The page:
Dreaming on the Screen

I don’t tend to watch tele­vi­sion or movies as often as I read, and I real­ly did­n’t pay much atten­tion to SF&F movies or tele­vi­sion for a long time. I think I expect­ed all of them to be some­thing like Star Trek, and I’ve nev­er been a Trekkie at all. I’ve nev­er seen most of the episodes of any ver­sion of Star Trek (TOS, TNG, DS9, Voy­ager, etc.)—I caught a few episodes of TOS and it just did­n’t ever grab me. I haven’t seen all the movies, and cer­tain­ly haven’t read the books. Every once in a while that makes me feel like a real freak if I go to a sci-fi con­ven­tion!

It Started With Babylon5

Any­way, my for­mer SO got me to watch Babylon5 with him—just try it. Once. Real­ly. Of course, he showed me the first part of a two-part episode, which was cheating—and then insist­ed that I watch all the pre­vi­ous episodes (two sea­sons worth, as I recall) before see­ing part two! (Yes, he does have every sin­gle episode from the entire series on tape.) Of course I was com­plete­ly hooked by then, and con­tin­ued watch­ing through the rest of the series’ five-year run.

The biggest dif­fer­ence between Babylon5 and any­thing else I’ve seen is the qual­i­ty of the writ­ing, and the fact that there is a cohe­sive sto­ry that con­nects the entire series. The arc may be moved along a lot in one episode, and bare­ly at all in anoth­er, but it is always there. I like that much more than the sole­ly episod­ic nature of Star Trek. B5 also has very good spe­cial effects for a TV show. I’m not espe­cial­ly into effects, but I know that I find most of the ones in B5 fair­ly believ­able, unlike so many oth­er shows and movies.

The char­ac­ters also make B5 pret­ty spe­cial. They aren’t paint­ed in black and white–even the main char­ac­ters have their faults. And you can’t be sure that a main char­ac­ter will always be around, as they’ve been killed off in the past. You don’t have one char­ac­ter who’s always the hero, but rather a group of peo­ple who are all work­ing togeth­er. There is at least one love sto­ry going on between two main char­ac­ters, but that isn’t the main thing in their lives or in the show. They’ve shown women being strong, assertive fight­ers who are still fem­i­nine, and men who are sen­si­tive but cer­tain­ly not wimpy. These are all Good Things in my book.

And Then Came Xena

Katie some­how got me to watch Xena: War­rior Princess. She even got me to learn how to pro­gram the VCR so I could tape and pre-screen the episodes before she saw them (they aren’t all appro­pri­ate for chil­dren by any means). Heck, she even got me to go try horse­back rid­ing because she want­ed to be like Xena, and to have a cool Xena cos­tume sewn for her a few Hal­loweens back. Well, how much harm can it do—I’d cer­tain­ly rather have her emu­lat­ing Xena than Bar­bie!

I can’t claim that my fond­ness for Xena is sole­ly due to Katie, though. The show is entire­ly unbe­liev­able, but hap­pi­ly, campi­ly so. It does­n’t claim to be true to tra­di­tion­al Greek mythol­o­gy. It hops around from sto­ries involv­ing Aphrodite to retelling the Bib­li­cal sto­ry of David and Goliath. The com­bat scenes are sil­li­er than any­thing I’ve seen since the 60’s Bat­man TV show. And all that’s just fine–if you’ve sus­pend­ed your dis­be­lief enough to think that a war­rior is going to run around in a leather miniskirt and armored busti­er, what can’t you believe?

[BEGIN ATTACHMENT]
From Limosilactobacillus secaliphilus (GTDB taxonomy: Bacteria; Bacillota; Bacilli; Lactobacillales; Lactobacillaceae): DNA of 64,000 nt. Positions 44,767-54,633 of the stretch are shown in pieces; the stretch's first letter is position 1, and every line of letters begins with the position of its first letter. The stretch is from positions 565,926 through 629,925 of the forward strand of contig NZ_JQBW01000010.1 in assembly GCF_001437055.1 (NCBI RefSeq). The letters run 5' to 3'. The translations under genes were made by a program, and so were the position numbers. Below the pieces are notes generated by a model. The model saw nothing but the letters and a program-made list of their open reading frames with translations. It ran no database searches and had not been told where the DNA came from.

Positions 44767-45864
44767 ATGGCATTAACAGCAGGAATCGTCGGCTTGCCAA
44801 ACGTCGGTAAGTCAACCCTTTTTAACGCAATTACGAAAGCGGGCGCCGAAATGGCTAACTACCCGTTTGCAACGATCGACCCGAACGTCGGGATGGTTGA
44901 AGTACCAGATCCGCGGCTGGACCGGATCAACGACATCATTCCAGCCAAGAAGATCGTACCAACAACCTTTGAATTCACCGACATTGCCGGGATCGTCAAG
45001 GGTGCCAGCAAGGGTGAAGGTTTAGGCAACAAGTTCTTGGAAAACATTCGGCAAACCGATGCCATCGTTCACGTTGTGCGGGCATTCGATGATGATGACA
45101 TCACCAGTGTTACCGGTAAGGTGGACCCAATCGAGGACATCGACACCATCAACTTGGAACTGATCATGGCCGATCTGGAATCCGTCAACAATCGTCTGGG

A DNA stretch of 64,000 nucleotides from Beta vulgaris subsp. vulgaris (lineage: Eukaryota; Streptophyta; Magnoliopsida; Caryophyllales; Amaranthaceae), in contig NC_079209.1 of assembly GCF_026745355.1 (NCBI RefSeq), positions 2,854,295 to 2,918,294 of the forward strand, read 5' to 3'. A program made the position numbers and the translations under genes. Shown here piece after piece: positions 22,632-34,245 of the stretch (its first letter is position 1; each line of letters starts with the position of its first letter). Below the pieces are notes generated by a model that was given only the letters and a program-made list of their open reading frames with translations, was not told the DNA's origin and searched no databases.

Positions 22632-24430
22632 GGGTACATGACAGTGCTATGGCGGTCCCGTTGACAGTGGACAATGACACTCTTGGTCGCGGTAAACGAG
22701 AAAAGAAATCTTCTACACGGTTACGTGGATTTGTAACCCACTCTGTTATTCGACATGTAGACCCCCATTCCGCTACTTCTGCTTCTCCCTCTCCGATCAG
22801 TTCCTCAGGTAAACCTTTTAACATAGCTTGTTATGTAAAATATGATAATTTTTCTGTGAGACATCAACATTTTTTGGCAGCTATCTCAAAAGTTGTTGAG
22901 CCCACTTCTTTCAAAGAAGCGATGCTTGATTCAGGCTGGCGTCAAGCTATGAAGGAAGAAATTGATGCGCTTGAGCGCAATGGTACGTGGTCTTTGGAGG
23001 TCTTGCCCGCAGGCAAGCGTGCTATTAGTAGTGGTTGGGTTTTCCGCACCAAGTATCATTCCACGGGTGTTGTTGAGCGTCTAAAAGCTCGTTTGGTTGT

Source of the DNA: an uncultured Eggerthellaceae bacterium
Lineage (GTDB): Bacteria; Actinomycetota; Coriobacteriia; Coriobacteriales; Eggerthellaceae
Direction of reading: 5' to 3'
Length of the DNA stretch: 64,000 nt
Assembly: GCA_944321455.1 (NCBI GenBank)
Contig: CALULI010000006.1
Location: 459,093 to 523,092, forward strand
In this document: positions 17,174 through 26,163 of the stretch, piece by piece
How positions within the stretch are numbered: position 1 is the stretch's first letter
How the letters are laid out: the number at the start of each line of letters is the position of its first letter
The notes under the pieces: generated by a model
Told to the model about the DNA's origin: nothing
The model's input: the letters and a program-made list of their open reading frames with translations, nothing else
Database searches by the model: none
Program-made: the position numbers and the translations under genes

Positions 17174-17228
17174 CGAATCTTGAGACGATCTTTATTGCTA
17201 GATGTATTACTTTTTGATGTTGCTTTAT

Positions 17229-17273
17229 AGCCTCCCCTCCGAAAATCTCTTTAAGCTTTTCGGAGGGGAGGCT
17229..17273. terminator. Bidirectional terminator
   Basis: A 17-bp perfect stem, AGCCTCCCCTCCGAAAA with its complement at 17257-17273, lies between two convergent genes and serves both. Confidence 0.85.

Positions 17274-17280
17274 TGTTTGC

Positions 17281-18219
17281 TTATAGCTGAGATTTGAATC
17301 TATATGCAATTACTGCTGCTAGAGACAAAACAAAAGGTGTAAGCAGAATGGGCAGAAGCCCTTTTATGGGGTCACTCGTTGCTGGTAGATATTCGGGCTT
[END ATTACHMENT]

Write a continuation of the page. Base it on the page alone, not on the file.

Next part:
Xena is fun­ny and smart and moody and no-non­sense. She’s strong and irrev­er­ent. She has, and acknowl­edges, her dark side, although she strives to be a good per­son. Nei­ther she nor Gabrielle is ditzy–they’re occa­sion­al­ly sil­ly, and Gabrielle is naive at times, but they aren’t stu­pid. They’re both strong while stay­ing very fem­i­nine. And, revers­ing the more tra­di­tion­al order of things, they’re usu­al­ly res­cu­ing the men­folk rather than being res­cued. I have to like that role rever­sal! I have to say I don’t like the sto­ry­lines in the last sea­son or so with the whole mes­sian­ic thing as much as I liked the ear­li­er, campi­er episodes—but they’re still enter­tain­ing and engag­ing. I do like the fact that Gabrielle has grown and changed into a very dif­fer­ent per­son than she was in the ear­li­er sea­sons.

Buffy Snuck In

I did­n’t even plan to watch one episode of Buffy: The Vam­pire Slayer—in fact, I don’t think I knew it was a show, though I’d heard of the movie when it came out sev­er­al years back. We did­n’t even have cable at the time, and rab­bit ears don’t real­ly work that well in our area. But I was ordered to bed rest due to a back injury, tired of read­ing and stitch­ing, and bored sil­ly, so I picked up the remote one night and start­ed flip­ping chan­nels. There were a group of teenagers toss­ing off wise­cracks while fight­ing peo­ple with weird ridged fore­heads, yel­low eyes and fangs. The too-skin­ny blonde was obvi­ous­ly some sort of superheroine—no, not believ­able, but hey, it’s tele­vi­sion. The dia­logue pulled me in. I watched the rest of the show and found myself watch­ing it again the next week.

While I still haven’t seen all the episodes (though a friend has them all on tape, and says he’ll loan them to me), I’ve seen a fair num­ber of them and read most of the orig­i­nal nov­els that have been released. We did rent and watch the orig­i­nal movie, which was cute and campy but did­n’t real­ly have the same lev­el of writ­ing as the TV show. I watch Angel as well since the plot-lines tend to cross back and forth from time to time, but being beat about the head and shoul­ders with the whole redemp­tion thing gets a bit tir­ing there.